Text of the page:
Published in Realtime 115 June July 2013
The Body in question: SPILL festival of performance, London
|Walking: Holding, Rosana Cade
photo Rosie Healey
Pacitti Company’s SPILL Festival is two weeks of sensorial encounter where the personal, political and mythological are transferred through the bodies of performers and audience. Sixteen of the 25 works are by women. The following three shots glide from wide, mid to hand-held, close-ups of the gendered, queer world we live in. If this opening has a certain eau de pussy, it’s an invitation to read on, not necessarily a warning.
Lauren Barri Holstein, Splat!
Splat! is the sound of 100 tomato juice filled balloons thrown and burst on a knife’s edge clutched by The Famous Lauren Barri Holstein’s vagina (insert handle first if you want to try this at home). It’s the sound of douche and douche again all over the chest and mouth of someone you care about. Give me a towel.
It’s a deconstructed post-fairytale in a forest inhabited by zombie Woodland Friends, where Bambi, canal birthed in a condom placenta, trophy mounted, rollerskates blindly through emissions, urinates near the vomit, near the target, on twins and hangs as a slaughtered carcass stuffing a burger in her cake hole. It’s a feminine schlock technical rehearsal on a closed Hollywood set with The Famous calling her own stage cues and requesting repeats. It’s a tower of cliché, ideology, genres and dispassionate delivery that might make you choke, with laughter.
You are shunted from wince to cringe to clenched sphincter then leant towards a performance precipice and asked with a hand held mike, “How do you feel emotionally, right now?” She has to go harder because you can’t feel it anymore. Do it again.
Splat! straddles porn, gets bulimic at the microphone, cleans and sticks the unstickable with tape. Its frame has a weft that might muddle your expectations of the next brown-eyed money shot—the sluiced mountain of images is planted with tender instructions, sensitive ballet pointe ballads, the full, uncensored, itemised budget for the show and the soft silence of long blonde hair clippings snowing gently down. Put that back together.
It’s a vulnerability fuck-over and The Famous Lauren Barri Holstein is in control.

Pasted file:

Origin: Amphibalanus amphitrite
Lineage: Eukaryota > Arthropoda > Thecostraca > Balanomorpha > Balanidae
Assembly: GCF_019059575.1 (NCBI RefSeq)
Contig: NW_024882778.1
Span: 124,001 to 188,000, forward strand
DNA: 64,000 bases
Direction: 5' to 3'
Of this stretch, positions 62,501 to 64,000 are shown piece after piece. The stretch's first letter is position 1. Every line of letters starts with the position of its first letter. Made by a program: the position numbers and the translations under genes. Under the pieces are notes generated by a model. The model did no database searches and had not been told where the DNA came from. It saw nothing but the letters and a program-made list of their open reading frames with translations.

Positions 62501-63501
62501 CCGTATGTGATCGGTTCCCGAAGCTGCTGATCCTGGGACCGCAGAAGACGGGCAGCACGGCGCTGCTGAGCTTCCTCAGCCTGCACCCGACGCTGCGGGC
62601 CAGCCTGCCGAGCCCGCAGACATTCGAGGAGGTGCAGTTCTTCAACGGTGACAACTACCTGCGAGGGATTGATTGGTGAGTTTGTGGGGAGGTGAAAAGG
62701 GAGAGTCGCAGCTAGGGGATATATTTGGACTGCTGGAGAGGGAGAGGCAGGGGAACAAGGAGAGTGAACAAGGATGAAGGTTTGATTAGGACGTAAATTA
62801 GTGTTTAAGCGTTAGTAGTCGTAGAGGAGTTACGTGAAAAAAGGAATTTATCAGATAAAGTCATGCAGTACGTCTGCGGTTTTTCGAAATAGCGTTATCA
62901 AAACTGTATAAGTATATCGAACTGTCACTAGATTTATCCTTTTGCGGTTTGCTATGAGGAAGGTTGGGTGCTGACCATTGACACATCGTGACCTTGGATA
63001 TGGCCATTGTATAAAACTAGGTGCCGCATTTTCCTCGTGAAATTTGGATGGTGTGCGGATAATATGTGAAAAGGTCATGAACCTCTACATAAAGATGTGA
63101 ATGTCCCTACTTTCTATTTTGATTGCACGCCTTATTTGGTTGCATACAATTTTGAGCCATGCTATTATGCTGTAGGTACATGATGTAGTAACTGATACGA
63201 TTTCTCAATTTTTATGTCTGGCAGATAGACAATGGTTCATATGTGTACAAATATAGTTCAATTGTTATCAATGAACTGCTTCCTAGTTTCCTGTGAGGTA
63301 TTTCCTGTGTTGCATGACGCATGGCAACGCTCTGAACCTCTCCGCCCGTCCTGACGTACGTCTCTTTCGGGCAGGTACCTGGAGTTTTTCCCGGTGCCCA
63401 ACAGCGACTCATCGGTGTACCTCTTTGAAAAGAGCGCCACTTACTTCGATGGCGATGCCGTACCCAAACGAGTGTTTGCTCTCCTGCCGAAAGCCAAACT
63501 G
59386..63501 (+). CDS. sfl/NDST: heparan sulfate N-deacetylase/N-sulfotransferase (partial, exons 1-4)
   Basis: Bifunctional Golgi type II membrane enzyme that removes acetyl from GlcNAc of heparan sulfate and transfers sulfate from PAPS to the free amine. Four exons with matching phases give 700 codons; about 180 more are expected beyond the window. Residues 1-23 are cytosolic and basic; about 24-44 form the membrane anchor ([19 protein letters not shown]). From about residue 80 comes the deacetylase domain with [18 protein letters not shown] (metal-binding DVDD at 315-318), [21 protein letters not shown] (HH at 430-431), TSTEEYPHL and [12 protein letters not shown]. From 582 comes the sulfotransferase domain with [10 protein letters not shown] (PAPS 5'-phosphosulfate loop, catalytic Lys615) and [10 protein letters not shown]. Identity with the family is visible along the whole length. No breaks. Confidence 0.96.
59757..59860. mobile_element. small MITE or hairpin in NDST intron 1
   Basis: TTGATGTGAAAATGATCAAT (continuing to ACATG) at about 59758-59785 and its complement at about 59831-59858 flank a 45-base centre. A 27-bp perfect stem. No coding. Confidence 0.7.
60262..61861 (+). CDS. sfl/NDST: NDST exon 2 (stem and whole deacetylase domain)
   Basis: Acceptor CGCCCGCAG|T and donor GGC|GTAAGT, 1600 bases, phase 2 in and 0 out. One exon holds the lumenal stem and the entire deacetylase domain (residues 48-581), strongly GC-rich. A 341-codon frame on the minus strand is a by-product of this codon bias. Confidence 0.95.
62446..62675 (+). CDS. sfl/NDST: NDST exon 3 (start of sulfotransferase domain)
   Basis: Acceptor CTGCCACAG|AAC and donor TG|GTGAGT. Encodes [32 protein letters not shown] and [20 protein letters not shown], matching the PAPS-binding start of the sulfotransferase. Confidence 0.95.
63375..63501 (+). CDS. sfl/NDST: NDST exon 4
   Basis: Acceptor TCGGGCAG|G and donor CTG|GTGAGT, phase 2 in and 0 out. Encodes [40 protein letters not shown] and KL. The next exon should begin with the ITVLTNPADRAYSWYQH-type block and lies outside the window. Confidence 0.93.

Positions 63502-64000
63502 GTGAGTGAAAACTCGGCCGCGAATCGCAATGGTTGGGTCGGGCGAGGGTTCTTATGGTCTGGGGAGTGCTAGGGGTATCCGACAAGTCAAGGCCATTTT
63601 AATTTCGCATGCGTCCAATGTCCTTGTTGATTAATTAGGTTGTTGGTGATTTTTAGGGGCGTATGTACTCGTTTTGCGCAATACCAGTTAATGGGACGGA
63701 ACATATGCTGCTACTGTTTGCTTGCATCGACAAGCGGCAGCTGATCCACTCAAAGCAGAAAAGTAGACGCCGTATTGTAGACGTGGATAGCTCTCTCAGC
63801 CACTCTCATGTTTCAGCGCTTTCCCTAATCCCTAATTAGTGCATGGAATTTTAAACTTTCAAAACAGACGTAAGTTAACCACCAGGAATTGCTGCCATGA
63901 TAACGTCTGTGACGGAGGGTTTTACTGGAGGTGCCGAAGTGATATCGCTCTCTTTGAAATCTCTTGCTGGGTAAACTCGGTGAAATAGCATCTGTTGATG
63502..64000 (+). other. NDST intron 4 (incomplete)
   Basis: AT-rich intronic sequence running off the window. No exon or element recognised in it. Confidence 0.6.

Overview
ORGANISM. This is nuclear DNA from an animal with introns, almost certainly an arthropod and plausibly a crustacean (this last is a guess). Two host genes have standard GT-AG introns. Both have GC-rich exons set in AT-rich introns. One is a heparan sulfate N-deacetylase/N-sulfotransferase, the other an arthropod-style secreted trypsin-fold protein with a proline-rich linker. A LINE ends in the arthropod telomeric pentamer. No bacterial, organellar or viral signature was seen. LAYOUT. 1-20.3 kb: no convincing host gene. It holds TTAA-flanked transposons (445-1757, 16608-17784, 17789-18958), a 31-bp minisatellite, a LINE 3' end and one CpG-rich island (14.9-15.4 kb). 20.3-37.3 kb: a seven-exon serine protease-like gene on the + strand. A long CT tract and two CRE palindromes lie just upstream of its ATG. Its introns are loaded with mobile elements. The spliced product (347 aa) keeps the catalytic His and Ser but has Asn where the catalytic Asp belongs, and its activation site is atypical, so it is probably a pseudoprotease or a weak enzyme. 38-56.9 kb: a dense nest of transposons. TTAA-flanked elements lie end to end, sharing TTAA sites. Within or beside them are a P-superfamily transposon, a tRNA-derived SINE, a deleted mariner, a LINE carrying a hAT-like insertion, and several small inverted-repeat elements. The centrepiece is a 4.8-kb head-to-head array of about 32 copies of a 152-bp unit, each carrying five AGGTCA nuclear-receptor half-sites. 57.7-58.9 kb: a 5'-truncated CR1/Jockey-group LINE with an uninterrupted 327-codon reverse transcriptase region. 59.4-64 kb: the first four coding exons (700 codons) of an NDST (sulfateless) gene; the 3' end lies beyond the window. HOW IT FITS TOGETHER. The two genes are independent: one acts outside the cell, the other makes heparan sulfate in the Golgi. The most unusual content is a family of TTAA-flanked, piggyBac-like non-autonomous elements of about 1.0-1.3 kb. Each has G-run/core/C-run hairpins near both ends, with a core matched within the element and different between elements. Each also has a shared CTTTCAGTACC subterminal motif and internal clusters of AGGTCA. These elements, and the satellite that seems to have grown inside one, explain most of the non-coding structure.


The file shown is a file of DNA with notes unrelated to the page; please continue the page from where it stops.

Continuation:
Lucy Hutson, If You Want Bigger Yorkshire Puddings…
Lucy Hutson is the kind of cooking companion who makes her own personal recipe. In If You Want Bigger Yorkshire Puddings You Need a Bigger Tin she mixes sexual politics with a family focus group, body identity and a biography of gendered experiments into a disarming dish served as a dialogue between documentary video and contemporary performance, with the lights on.
In an era where queer women debate the actual choice made by younger women in transition, rather than the right to choose, Lucy Hutson offers a home-made brand of good old fashioned asexual identity that is delightful and refreshing.
In the same way you can make a food comparison by asking if your grandmother would recognise it, Lucy approaches gender transition by preparing to run it past the ladies at the Women’s Institute. No snips and no tucks, just a ball of wool, a roll of cling wrap, a shot of self-acceptance and the courage to live with fuzzy edges. The Women’s Institute would be proud.
Rosana Cade, Walking: Holding
I dare to keep my eyes closed on a busy London road and anticipate each swirl of density coming towards me as the moment Walking: Holding will begin. Rosana Cade’s delicate, cold fingers take mine for a walking story of same sex, mixed ethnicity, fag hag and other couples.
Cade and her serial strollers lead us through personal experiences to the point where self-consciousness can invade intimacy and hands meeting below the hip divide.
Rosana’s stroll takes us to an ironwork sign, “LADIES.” I walk with a young, cross-dressed man in a sweet floral blouse, flats and a touch of lippy, down a small dirty street where big men manhandle large tools. I’m released between a van and a tag wall where anticipation and ankles tip awkwardly on a pile of rubble. It’s funny how many loaded frames there are in nondescript locations. I hold the hand of a man whose story makes me clutch it. I stop breathing. This is close. We recover when he asks for, and I offer, something of my own that raises his eyebrows. We part at a sheened wall where the close reflection of our coded couple is joined to make three before it becomes a new two.
These walks take you past public displays of affection, and more: from the throwaway indulgence for heterosexual, Caucasian-matched, western couples, to the erosive emotional fallout of hand division for others and intimacy rarely touched between strangers.
Do you think we make a happy couple on these strange streets?
© Cat Jones; for permission to reproduce apply to firstname.lastname@example.org